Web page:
The provisions of the BD Act, 2002, have differential restrictions and exemptions, depending on the person involved or the activity envisaged with respect to bio-resources. Foreign nationals or Indian citizen or body corporate falling under Section 3 (2) of the Act, are required to obtain prior approval of NBA for obtaining any biological resource occurring in India or knowledge associated thereto for research or for commercial utilization or for bio-survey and bio-utilization. Provided that under Section 5, collaborative research projects are exempted from prior-approval of NBA. In case of obtaining intellectual property rights (IPR) on research results involving biological resources obtained from India, prior NBA approval is required under Section 6, irrespective of the category of the person. Further, under Section 7, Indian nationals or a body corporate, association or organization which is registered in India shall not obtain any biological resource for commercial utilization, or bio-survey and bio-utilization for commercial utilization, except after giving prior intimation to the concerned State Biodiversity Board in the prescribed manner. Provided that the provisions of this section shall not apply to the local people and communities of the area, including growers and cultivators of biodiversity, and vaids and hakims, who have been practicing indigenous medicine.

As per NBA official records, thousands of notices were issued by SBBs under Section 7 of the Act to various Indian companies including those of pharmaceuticals, ayurvedic, coal extracting, liquor, sugar, oil as well as food and industrial processors using bio-resources, for deposition of a “benefit sharing” amount as per ABS guidelines, 2014. Several times this issue got media attention and various reports were published in leading newspaper where the companies challenged the vires of the state rules and ABS Guidelines, which ask for benefit sharing upon access by Indian entities. One of the leading case in this regard is the Uttarakhand HC case, filed in 2016 by Ramdev’s Hardiwar-based Divya Yoga Mandir Trust when the Uttarakhand State Biodiversity Board (SBB) asked its pharma unit, Divya Pharmacy, to share INR 20.4 million of its INR 4.21-billion revenue in 2014-15 with farmers as benefit sharing under the BD Act, 2002. Patanjali pleaded in the Court that it being an Indian company hence, ABS compliance is not applicable to it. In 2015, the Ayurvedic Drug Manufacturers Association (ADMA) approached government officials for modification in provisions of ABS guidelines, 2014, but the response was not favorable to them. As per official records, only a handful of companies are sharing their profits as per ABS guidelines, 2014. Hence, at present, the effectiveness of the regulatory regime on benefit sharing is not very promising in herbal sector.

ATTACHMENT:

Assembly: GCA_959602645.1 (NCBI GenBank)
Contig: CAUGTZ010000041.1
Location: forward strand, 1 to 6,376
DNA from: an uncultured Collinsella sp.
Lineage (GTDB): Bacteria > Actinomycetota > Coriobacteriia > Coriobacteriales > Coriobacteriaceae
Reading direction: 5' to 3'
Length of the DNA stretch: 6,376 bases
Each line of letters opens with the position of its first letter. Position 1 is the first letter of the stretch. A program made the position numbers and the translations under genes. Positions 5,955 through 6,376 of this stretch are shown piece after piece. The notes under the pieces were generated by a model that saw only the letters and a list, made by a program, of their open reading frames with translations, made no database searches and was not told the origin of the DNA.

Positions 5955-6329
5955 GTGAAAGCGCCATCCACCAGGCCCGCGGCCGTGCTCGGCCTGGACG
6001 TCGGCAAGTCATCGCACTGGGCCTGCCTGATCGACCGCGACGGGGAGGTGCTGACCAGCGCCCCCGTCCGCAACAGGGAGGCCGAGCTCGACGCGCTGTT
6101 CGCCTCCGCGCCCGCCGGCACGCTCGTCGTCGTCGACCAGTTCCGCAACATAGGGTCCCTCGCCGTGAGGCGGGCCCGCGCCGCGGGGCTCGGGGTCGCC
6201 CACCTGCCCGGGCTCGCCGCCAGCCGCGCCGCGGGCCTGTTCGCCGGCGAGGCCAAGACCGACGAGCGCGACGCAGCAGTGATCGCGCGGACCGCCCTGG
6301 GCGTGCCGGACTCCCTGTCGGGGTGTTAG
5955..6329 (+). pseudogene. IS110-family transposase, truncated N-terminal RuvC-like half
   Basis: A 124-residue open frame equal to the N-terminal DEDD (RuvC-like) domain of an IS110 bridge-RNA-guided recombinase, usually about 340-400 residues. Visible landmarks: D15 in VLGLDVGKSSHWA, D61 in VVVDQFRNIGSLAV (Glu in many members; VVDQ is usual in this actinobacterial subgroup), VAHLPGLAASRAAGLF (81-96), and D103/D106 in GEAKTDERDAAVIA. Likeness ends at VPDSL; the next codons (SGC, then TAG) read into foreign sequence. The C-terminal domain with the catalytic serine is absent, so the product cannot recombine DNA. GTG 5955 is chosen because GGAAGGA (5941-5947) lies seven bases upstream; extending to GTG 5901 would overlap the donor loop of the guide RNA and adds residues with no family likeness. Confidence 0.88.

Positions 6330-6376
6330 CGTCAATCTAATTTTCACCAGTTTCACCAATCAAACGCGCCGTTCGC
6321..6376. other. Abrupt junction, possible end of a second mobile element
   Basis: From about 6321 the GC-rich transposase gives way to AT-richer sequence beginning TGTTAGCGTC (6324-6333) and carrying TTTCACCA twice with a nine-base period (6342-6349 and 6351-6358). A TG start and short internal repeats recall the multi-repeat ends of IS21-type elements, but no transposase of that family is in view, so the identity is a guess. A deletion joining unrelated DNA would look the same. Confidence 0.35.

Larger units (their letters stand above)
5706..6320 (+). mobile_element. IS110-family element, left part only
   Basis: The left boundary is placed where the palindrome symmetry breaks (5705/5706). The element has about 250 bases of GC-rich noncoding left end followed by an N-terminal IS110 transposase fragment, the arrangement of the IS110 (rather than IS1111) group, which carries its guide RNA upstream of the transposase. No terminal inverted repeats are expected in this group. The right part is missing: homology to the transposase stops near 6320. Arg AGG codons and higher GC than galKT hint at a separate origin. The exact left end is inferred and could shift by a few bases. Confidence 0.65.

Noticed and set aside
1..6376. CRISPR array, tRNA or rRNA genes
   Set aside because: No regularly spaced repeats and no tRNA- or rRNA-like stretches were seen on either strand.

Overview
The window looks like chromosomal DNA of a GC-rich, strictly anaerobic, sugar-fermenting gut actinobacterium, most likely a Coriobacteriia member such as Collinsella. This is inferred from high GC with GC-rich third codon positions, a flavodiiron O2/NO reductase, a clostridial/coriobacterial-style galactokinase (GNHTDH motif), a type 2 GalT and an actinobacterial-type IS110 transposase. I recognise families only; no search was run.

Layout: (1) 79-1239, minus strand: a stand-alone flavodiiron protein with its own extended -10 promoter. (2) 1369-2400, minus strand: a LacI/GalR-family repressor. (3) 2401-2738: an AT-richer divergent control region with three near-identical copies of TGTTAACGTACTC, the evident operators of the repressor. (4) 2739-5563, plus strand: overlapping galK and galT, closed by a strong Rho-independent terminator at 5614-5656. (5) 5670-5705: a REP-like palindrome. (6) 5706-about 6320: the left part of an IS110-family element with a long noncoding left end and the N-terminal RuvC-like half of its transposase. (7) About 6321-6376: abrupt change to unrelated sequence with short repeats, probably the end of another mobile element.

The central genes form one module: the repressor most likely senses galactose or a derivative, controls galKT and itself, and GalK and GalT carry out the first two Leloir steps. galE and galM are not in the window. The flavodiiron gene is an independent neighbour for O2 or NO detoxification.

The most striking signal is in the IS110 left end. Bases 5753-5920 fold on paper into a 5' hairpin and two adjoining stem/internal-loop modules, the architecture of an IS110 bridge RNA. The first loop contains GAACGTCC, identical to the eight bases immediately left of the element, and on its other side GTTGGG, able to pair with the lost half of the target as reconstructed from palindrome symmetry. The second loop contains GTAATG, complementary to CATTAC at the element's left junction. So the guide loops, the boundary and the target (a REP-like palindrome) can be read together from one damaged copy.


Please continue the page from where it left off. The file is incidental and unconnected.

Serial Cybersquatting/ Mala Fide Domain Registrations: A Valid Argument in favour of Bad Faith in Domain Dispute Cases

Domain registration

Cybersquatting, or piggy-backing on the reputations of well-known companies and brands by registering corresponding domain names, is seen as an effective though unscrupulous practice of making fast bucks. With rise in awareness of cybersquatting practices as well as the value of domain names as trademarks, trademark owners are initiating more actions now to recover their intellectual property online, before arbitration panels of organizations such as WIPO as well as national level domain recovery agencies (such as NIXI, the National Internet Exchange of India).